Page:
State Dept. Pollution Pipeline Undermines Obama’s Climate Goals

According to a report in today’s Washington Post, the U.S. State Department has approved the construction of a multibillion-dollar pipeline from Canadian oil sands to refineries in the United States. The State Department-approved “Alberta pollution pipeline” will not just move fuel, but it will move one of the dirtiest fuels on the planet — tar sands oil.

Tarsands

Turning tar sands into oil requires massive amounts of energy and results in as much as 3 times as much greenhouse gas emissions to produce as conventional oil, studies show.  The full lifecycle emissions from the tar sands oil from this Alberta Pollution Pipeline (including production and tailpipe emissions) could be more than three billion tons of heat-trapping gases pumped into the atmosphere (yes, that is “billion” with a “B,” not a typo) through the year 2050.

Meanwhile, President Obama has called for the U.S. and other developed nations, including Canada, to cut emissions by more than 80% during this same time period. Building this pipeline while trying to shift to cleaner energy sources is like going on a diet while buying a lifetime supply of Twinkies.

A better solution for our oil dependency is for the Senate to act swiftly to pass a clean energy and climate bill such as the American Clean Energy and Security (ACES) Act approved by the House in June. The bill creates incentives for homegrown renewable energy technologies like wind and solar and electric vehicles and will create millions of jobs in the process.

A recent analysis by the U.S. Energy Information Administration shows ACES would reduce oil imports by 590,000 barrels per day by 2020 — more than we will get from this pipeline project, and as much oil as we currently import from Iraq. ACES will save $650 billion from being spent on foreign oil over the next 20 years. Among many oil saving measures, ACES includes a strong investment in battery technologies and a smarter grid that can help get renewable energy sources like solar and wind to our homes to charge up our automobiles with electricity.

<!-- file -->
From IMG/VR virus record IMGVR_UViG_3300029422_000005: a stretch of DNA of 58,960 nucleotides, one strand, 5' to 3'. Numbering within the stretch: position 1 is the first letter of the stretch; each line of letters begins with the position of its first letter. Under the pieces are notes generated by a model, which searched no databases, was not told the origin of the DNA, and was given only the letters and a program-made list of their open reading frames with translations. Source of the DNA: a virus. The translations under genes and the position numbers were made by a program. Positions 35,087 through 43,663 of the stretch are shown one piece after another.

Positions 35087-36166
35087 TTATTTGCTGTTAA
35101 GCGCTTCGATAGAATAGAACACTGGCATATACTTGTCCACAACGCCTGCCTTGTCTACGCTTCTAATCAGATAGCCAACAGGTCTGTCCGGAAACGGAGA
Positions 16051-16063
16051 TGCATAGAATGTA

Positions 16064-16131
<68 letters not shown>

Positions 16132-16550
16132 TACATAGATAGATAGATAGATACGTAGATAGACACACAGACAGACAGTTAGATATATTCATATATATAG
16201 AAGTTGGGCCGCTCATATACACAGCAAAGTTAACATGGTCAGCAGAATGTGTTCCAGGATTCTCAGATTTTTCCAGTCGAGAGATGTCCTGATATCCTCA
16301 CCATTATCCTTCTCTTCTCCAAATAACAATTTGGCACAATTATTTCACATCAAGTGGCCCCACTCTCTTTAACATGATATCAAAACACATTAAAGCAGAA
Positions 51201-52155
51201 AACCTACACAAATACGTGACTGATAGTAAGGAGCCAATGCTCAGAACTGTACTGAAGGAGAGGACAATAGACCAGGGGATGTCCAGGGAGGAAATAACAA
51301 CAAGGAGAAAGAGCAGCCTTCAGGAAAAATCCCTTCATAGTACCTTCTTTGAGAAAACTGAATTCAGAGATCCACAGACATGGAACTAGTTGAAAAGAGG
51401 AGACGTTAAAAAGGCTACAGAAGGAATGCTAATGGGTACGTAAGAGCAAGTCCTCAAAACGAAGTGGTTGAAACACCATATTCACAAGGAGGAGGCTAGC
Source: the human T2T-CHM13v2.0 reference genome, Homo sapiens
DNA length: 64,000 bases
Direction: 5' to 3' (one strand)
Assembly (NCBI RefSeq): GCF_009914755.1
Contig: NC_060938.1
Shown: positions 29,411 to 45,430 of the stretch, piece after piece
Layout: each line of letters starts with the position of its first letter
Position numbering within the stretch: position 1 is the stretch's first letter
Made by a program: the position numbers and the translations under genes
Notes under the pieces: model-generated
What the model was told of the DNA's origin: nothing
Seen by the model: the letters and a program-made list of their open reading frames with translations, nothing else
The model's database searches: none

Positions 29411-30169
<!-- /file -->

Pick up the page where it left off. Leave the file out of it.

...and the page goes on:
According to the State Department’s position on greenhouse gases from the “Alberta Clipper” line, “The administration believes the reduction of greenhouse gas emissions are best addressed through each country’s robust domestic policies and a strong international agreement.” President Obama and the State Department deserve credit for actively pursuing this global agreement as well as domestic clean energy legislation. All the more reason to avoid locking in highly polluting energy infrastructure like this pipeline that will make little economic sense when we commit to homegrown renewable energy sources and put a price on carbon pollution.  

The State Department decision threatens to get the Obama administration off course on its winning energy strategy to simultaneously deal with three inter-related opportunities at the same time:  limit carbon pollution in order to promote clean energy and clean energy jobs, increase energy security, and protect our planet. To date, these efforts have gotten high marks from the public. A recent Zogby poll found that 71% of likely voters support the American Clean Energy and Security Act.

The National Wildlife Federation will continue to work to support the President’s and Congress’ efforts to pass the American Clean Energy and Security Act, and to fight dirty fuels like the ones supported by this pipeline that undermine a cleaner energy future.  

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